Return to Tibet
“You have taken the land which is rightfully ours. Years from now my people will be forced to live in mobile homes and reservations. Your people will wear cardigans and drink highballs. We will sell our bracelets by the roadsides. You will play golf and enjoy hot hors d’oeuvres. My people will have pain and degradation. Your people will have stickshifts. The gods of my tribe have spoken. They have said do not trust the pilgrims. And for all of these reasons, I have decided to stop you and burn your village to the ground.”
-Burn Your Village To the Ground, A Tribe Called Red
I want to cry. I want to call my mom. But there is no cell service, and what would I say? In what language would I speak? My entire body is shaking. I left New York City over 24 hours ago, and have slept only to awaken to my heart slamming my in ribcage, unable to bear this suspension, this away-ness any longer. Flying at hundreds of miles an hour, I could not reach this moment fast enough. Now that it has arrived, all of my senses are heightened. I realize that I have stopped breathing. What will happen if I faint? Will this pilot, my fellow passengers know what to do with me? Maybe I can pass it off as altitude sickness. They do not know who I am, and for a brief moment I wish I was someone else.
I am about to enter my homeland for the first time in my life. I am older than twenty and younger than thirty. It does not matter how I got here, what combinations of institutional funding, months of saving from meager paychecks, visa appointments, background checks, and luck culminated into this moment. For the first time, I am going to see home with my own eyes. I will greet the gods that live here and protect the land.
I have been to Himalayan areas that may once have been part of Tibet, in histories past or during border disputes when we used to be an empire. Now I am entering the contemporary borders, such as they are, for the first time. I started from my feverish attempts to rest just before the pilot announced our descent, at least from what I could I decipher from my barely passable Mandarin. I think my body knew what was happening. Perhaps some ancient genetic material residing in my body awoke for the first time in this life, bringing the rest of me along with it.
My family has only been away for two generations, although if me or my sister have kids it will become three, each birth leading us farther and farther away from the land we come from. My grandparents remember Pemakoe, where they were born and where they began their lives. My grandfather’s father died somewhere on this land, we don’t know how or where. He escorted my Popo la to Arunachal Pradesh, returned to Tibet, and never came back.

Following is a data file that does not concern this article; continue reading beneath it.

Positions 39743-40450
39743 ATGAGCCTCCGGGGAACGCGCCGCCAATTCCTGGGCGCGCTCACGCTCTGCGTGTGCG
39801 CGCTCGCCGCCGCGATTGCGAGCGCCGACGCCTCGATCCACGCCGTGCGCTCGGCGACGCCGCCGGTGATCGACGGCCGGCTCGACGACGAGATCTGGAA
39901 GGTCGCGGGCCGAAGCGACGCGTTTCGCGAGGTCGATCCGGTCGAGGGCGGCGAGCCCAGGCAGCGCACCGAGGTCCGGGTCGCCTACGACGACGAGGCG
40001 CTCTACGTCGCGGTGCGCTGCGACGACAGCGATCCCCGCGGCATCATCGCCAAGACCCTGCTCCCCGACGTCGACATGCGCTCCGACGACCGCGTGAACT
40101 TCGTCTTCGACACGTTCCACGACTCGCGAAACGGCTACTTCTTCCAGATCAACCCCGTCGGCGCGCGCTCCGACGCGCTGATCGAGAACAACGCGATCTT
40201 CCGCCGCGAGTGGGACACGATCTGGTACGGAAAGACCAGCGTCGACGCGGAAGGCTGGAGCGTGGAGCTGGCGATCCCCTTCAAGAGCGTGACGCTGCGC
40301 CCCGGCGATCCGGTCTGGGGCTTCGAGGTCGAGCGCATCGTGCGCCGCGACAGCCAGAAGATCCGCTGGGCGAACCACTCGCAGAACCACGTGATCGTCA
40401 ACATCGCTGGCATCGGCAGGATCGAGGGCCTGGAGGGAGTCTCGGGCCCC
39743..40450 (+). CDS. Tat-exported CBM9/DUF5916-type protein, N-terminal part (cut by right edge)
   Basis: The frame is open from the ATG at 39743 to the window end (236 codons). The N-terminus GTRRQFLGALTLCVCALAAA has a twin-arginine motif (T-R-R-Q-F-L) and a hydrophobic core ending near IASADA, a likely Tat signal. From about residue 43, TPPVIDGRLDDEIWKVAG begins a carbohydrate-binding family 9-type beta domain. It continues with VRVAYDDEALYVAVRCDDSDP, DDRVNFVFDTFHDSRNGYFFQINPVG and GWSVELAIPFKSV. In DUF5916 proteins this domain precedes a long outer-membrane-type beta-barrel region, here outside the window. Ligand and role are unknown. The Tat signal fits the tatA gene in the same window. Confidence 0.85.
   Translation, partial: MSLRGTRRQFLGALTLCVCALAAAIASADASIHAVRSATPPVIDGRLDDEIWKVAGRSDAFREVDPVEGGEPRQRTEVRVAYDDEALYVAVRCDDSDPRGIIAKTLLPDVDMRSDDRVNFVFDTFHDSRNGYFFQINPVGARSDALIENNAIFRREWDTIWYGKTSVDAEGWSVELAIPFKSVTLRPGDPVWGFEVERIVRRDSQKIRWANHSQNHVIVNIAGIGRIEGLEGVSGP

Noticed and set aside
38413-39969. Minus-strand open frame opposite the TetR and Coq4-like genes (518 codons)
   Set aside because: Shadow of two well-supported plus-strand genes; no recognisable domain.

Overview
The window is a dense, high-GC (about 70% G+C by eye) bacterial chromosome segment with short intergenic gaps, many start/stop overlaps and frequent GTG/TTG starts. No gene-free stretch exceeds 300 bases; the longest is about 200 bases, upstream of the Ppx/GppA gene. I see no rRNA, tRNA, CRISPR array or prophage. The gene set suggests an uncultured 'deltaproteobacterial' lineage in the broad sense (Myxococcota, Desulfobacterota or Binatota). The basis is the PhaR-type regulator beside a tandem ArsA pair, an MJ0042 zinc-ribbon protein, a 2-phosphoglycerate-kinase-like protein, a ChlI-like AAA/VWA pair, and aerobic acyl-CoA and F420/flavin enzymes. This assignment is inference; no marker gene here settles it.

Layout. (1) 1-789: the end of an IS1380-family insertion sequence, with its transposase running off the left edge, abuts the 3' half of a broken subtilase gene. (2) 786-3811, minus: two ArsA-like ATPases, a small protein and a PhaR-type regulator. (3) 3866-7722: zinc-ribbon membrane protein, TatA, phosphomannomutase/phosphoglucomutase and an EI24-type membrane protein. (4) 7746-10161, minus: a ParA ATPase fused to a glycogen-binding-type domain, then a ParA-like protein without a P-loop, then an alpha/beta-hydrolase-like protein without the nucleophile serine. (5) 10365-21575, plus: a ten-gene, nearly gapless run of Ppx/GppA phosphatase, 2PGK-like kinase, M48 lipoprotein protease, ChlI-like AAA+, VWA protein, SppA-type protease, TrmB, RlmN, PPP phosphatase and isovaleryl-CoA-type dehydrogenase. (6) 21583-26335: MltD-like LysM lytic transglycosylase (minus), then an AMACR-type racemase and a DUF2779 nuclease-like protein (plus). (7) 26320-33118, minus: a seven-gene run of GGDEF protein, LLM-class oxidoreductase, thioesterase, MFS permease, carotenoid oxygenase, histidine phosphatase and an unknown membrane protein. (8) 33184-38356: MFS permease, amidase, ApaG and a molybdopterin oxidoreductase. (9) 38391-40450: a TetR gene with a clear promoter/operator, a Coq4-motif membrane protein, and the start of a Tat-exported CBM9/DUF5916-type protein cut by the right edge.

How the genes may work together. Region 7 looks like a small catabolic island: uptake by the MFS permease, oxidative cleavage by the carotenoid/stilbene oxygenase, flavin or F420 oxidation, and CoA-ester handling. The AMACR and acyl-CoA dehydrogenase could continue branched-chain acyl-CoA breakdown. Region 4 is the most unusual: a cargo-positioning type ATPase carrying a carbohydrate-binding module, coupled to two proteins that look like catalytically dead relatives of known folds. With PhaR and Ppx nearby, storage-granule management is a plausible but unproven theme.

All of the work I have done for Tibet pales in comparison to this impending reunion. When interviewing for my Chinese visa, I had to give a reason for my application, my desire to visit Tibet. What I did not say was “I am Tibetan.” I did not say “This is my land. I don’t need a reason.” I did not chronicle for the visa officer the dissonance of watching Tibetans survive in America, entering into exploitive and punishing labor, and knowing that we have a place to belong. I said that I came to study, and that might have been true.
Having been born in America to a citizen mother and a father who became one before I reached age five, I had never personally known the agony of waiting for a document that would determine my future. I had only empathized with friends and family, stood in solidarity with people from around the world who felt the impersonal violence of empire. When my turn finally came, I wished I had done more for each of them.
I worried that I would not hear anything at all, would enter into the limbo into which so many stateless people experience. Given my outspoken politics about Tibetan identity, futures, and communities over the years, I was certain that I had already been branded a troublemaker, blacklisted in some secret way that I could only guess at how to circumvent. Perhaps my American citizenship won out. Perhaps it was my college degree, or my partial Tibetanness masked by my mother’s last name, given to me because “Tibetans don’t have last names,” a fact which, like Tibetanness itself, turned out to be much more complicated than a single sentence could explain.
My parents were not married when I was born, and when the Dalai Lama visited their college campus for a talk, I was photographed in a group of Tibetan students surrounding him, red-faced and screaming, held by my father. Tears are still not an unusual reaction to His Holiness by Tibetans of any age.
We have landed. Seatbelts unbuckle around me, and like so many other times in my life, I hear a flurry of languages that I do not or only partially understand. I force myself to get out of my chair, file into the line of shuffling people in the aisle.
Tears begin running down my face, and like so many other times in my life, I brush each of them away in hopes that no one will notice. I put one foot in front of the other, convinced more than ever of the fleeting nature of reality because this cannot be happening, this cannot be how it’s happening. Why is my return to homeland not more momentous? Can no one around me tell that I am, in this very moment, fulfilling my destiny? Passing the members of the crew, I smile and nod, offering the polite “thank you” in Mandarin, hoping that they don’t notice my accent. I pinch the myriad required documents between forefinger and thumb and mentally rehearse the Mandarin I will use to the police and military. I have practiced this. It is my turn to exit the plane. I am still crying.
Drawing deep, unsteady breaths, a sound like wind rushing past fills my ears. Shaking from head to toe, I step onto the ground.
The author is a Tibetan living on Piscataway lands.